But according to the Law Society of B.C., three real-life B.C. law firms have fallen prey to hacking blackmailers in the past year - the latest just days before New Year.
One even paid money to get back control of their files, which had been restricted by hackers using malware to infect the computer system until the firm paid up.
So how should firms deal with ransomware attacks? And should they tell their clients? Not necessarily, says a spokesperson for the Law Society, who told the CBC no data was compromised in these events.
"It is our advice that duty of confidentiality owed to a client includes notifying them if that duty may have been breached, but it’s important to note that data is not necessarily breached in these cases, and client files have not been accessed," said spokesperson Ryan-Sang Lee.
"Indeed, we understand that this type of malware operates by encrypting the software on the host computers and does not result in the transmission of the data outside the law firm to any party."
But president of Vancouver-based Neo Code software Joshua Paul, who has advised clients on how to deal with ransomware, said if hackers can access a firm's information in order to encrypt it or destroy it, there's no telling what else they might have done with it.
"If they had access to the file system to encrypt it in the first place, they'd be able to access the content of the files," he said. "But there's no financial benefit."
Restricted files would be 'irrevocably broken'
The Law Society issued a notice to its members about the latest ransomware attack, using malware called Cryptowall, on New Year's Eve.
Employees had arrived at work on Dec. 29 to find notices on the company's computer monitors warning their files had been locked and encrypted.
The firm, which has not been identified, was told if a fee wasn't paid within a stipulated time, the files would be "irrevocably broken."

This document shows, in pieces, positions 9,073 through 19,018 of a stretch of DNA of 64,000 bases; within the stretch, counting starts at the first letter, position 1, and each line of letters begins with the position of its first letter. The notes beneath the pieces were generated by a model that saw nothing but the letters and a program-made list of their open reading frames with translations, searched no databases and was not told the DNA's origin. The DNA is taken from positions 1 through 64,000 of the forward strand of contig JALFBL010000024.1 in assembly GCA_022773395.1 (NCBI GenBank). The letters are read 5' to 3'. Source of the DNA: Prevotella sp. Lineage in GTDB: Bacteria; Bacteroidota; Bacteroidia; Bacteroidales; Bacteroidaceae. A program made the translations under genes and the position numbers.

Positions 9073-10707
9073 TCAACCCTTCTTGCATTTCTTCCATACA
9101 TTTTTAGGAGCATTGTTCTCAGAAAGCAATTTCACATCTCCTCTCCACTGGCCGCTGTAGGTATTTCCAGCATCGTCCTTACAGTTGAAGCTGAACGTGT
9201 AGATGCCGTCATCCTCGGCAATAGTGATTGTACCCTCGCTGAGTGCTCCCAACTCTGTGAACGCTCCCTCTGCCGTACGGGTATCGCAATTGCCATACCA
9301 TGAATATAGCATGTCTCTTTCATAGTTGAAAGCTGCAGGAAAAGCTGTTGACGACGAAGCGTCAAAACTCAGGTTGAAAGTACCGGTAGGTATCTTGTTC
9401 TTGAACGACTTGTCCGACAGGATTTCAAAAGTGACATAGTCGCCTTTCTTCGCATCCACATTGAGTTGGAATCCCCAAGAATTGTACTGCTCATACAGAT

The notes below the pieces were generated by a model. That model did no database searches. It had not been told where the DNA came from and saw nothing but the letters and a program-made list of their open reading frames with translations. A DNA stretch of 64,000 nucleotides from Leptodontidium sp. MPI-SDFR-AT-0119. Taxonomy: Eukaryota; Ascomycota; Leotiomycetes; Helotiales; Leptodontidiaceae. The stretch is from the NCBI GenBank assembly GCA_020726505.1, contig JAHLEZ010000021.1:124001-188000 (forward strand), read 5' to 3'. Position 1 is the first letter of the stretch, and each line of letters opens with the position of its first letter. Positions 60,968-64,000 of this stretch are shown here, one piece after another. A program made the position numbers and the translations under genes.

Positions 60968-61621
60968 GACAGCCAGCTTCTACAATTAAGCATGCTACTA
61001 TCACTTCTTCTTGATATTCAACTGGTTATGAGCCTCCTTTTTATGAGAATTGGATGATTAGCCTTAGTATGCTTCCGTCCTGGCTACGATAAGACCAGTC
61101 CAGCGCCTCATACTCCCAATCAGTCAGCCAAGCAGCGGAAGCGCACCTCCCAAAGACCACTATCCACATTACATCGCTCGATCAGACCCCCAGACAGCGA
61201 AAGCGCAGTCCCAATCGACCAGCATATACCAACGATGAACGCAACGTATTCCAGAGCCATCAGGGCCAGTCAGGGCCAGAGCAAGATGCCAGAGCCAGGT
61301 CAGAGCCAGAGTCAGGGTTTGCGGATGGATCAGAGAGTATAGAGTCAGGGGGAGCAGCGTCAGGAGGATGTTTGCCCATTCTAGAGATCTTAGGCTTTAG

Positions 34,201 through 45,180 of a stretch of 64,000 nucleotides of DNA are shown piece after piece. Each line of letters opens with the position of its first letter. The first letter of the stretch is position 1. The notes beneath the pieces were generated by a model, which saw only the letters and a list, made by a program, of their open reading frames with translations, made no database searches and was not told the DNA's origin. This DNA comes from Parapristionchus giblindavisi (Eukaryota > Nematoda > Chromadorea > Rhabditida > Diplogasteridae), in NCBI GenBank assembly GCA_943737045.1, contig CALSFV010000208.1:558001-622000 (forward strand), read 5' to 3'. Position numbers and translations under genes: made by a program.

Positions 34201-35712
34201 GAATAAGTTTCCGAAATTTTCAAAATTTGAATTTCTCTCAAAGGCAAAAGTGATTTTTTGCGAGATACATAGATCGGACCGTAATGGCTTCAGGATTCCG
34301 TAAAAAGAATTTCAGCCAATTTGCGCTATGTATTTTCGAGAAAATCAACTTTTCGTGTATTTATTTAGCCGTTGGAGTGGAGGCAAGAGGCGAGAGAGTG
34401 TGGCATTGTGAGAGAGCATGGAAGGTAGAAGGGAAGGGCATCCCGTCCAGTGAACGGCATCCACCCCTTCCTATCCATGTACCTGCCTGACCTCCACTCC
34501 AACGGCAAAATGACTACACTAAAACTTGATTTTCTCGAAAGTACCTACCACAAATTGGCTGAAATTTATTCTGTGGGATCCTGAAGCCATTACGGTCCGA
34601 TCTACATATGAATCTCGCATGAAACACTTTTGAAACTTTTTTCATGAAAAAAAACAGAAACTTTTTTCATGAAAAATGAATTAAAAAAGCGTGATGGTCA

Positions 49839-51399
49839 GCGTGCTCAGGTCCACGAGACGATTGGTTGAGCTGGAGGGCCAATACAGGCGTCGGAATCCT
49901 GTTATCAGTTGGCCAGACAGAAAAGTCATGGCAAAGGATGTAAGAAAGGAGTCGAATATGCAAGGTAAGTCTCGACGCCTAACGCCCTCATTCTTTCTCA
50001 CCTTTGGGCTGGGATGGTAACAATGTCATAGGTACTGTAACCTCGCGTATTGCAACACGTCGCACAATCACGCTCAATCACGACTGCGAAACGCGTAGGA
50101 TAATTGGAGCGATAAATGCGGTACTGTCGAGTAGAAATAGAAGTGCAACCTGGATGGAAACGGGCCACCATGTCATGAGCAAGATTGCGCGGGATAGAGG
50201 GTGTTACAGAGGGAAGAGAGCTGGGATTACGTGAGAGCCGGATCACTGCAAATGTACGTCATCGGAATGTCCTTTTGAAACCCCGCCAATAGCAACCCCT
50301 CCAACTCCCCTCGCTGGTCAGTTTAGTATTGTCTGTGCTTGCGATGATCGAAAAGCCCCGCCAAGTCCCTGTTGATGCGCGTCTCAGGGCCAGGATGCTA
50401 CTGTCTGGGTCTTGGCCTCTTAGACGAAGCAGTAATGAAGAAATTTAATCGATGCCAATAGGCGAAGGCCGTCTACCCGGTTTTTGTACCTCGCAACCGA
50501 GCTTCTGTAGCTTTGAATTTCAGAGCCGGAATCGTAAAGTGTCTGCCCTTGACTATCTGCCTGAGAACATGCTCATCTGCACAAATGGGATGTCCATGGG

The company had a backup of the files and refused to pay the ransom. The incident was reported to police, who said the attack likely came through a virus transferred by email.
The Law Society issued a similar warning last year, after two other B.C. firms were targeted, one of which paid the ransom.
Ransomware hackers typically ask for amounts ranging from $200 to $400 in Bitcoins, a digital currency which cannot be easily traced by authorities.
And B.C. is not alone in being targeted by ransomware hackers. In 2013, a police department in Swansea, Mass. admitted to paying a ransom to get their files unlocked.
And last year, a lawyer in Charlotte, N.C. said he lost an entire cache of legal documents despite an attempt to pay $300 blackmail.
Who should firms notify about hacking?
B.C.'s Information and Privacy Commissioner said her office has received no word of any of the attacks on law firms — and reporting is voluntary for private firms.
However, the commissioner has recently proposed an amendment to the Personal Information Protection Act for mandatory breach notification.
As for clients, Joshua Paul, president of Vancouver-based Neo Code software, believes it should be the firm's responsibility to notify customers about computer hacks.
"You've hired them to protect your confidential data ... It's actually not their data. That was my data that was breached or my data that was encrypted or my data that was destroyed," he said.
Ontario-based legal technology expert David Whelan said ransomware attacks aren't about hackers trying to access personal data.
"You might want to notify [clients] that you have this event," he said. "I'm not even sure that I would say it's a breach."
Whelan said many Canadian lawyers work out of small offices without highly sophisticated IT departments and advises concerned clients ask a lawyer the following questions before retaining counsel:- How do you deal with technology and how are you going to protect my files?
- How do you deal with things like passwords and ransomware attacks and phishing?
- What have you done proactively to prepare for those things?